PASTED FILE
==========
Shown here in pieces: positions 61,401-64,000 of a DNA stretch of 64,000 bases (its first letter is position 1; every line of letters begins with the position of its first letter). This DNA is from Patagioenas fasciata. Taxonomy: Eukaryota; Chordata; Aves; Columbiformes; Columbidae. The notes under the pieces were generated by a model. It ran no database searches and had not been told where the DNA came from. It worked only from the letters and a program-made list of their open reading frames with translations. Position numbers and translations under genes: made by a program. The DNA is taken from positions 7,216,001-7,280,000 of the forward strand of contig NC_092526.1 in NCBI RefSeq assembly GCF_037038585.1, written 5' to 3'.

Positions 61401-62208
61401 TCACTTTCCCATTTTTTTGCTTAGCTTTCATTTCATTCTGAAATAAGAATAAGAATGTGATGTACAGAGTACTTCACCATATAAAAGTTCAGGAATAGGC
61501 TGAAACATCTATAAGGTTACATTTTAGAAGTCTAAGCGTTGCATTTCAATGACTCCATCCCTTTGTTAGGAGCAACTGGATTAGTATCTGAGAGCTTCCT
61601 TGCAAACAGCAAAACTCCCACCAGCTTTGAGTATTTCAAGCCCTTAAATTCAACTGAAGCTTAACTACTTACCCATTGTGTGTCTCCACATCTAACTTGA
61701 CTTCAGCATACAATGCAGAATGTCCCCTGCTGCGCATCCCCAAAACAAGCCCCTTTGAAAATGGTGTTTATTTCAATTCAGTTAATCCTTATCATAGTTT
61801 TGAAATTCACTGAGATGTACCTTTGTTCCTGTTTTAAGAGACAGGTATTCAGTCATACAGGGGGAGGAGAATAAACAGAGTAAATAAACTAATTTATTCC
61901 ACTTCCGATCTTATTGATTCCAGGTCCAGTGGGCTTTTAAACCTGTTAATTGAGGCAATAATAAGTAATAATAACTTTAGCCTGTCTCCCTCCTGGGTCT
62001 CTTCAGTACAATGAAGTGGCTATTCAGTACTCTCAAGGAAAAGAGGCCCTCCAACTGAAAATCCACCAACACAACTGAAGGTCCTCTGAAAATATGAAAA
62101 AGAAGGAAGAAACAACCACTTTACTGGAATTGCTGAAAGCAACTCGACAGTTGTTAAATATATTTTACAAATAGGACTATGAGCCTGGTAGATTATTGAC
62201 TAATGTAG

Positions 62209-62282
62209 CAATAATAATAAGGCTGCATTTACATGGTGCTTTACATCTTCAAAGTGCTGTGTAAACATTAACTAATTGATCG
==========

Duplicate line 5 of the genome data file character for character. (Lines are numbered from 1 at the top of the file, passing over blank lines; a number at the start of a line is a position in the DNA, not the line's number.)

61601 TGCAAACAGCAAAACTCCCACCAGCTTTGAGTATTTCAAGCCCTTAAATTCAACTGAAGCTTAACTACTTACCCATTGTGTGTCTCCACATCTAACTTGA